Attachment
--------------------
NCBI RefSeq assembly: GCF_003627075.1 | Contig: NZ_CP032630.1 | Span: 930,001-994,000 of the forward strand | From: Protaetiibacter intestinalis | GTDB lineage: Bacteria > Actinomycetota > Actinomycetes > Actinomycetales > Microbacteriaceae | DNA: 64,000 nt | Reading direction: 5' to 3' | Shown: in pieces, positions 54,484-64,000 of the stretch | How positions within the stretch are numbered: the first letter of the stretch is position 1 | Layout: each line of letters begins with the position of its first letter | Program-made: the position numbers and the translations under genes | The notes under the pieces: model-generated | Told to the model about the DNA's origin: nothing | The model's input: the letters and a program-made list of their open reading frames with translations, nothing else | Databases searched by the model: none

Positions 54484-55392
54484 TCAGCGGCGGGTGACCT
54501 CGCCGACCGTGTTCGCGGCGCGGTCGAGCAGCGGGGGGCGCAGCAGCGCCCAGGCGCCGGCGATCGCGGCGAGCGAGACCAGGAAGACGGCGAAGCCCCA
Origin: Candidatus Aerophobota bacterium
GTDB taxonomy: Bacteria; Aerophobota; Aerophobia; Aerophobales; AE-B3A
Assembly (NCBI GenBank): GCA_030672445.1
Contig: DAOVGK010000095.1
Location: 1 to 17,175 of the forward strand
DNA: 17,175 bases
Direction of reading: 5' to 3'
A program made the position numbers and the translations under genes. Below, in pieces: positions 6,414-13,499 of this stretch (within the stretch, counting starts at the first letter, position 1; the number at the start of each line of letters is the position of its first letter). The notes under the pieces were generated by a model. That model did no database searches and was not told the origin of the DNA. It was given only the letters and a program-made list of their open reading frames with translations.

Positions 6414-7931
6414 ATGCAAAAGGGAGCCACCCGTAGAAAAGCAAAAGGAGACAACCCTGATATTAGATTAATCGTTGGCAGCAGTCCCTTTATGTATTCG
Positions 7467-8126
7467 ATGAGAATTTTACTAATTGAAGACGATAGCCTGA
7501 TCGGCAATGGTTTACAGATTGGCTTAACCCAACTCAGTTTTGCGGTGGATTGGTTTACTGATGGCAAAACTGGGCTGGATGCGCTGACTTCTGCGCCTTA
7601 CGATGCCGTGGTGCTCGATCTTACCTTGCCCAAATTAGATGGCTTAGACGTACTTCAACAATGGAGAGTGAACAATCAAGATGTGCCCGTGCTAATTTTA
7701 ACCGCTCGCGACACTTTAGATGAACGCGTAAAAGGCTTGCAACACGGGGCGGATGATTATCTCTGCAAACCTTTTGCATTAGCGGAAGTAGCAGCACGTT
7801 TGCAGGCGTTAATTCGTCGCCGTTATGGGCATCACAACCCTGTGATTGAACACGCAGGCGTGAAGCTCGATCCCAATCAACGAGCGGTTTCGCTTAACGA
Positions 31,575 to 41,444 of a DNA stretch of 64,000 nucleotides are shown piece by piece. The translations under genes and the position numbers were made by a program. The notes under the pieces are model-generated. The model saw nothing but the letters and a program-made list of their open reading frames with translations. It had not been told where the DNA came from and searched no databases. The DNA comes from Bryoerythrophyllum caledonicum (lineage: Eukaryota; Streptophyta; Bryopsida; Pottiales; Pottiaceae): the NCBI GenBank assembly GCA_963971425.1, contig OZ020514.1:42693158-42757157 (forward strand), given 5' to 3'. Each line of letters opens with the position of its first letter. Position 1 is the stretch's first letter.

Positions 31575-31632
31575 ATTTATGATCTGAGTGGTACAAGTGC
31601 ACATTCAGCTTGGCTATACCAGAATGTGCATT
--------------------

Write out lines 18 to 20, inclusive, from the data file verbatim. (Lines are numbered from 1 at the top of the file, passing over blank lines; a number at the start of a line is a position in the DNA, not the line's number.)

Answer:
7601 CGATGCCGTGGTGCTCGATCTTACCTTGCCCAAATTAGATGGCTTAGACGTACTTCAACAATGGAGAGTGAACAATCAAGATGTGCCCGTGCTAATTTTA
7701 ACCGCTCGCGACACTTTAGATGAACGCGTAAAAGGCTTGCAACACGGGGCGGATGATTATCTCTGCAAACCTTTTGCATTAGCGGAAGTAGCAGCACGTT
7801 TGCAGGCGTTAATTCGTCGCCGTTATGGGCATCACAACCCTGTGATTGAACACGCAGGCGTGAAGCTCGATCCCAATCAACGAGCGGTTTCGCTTAACGA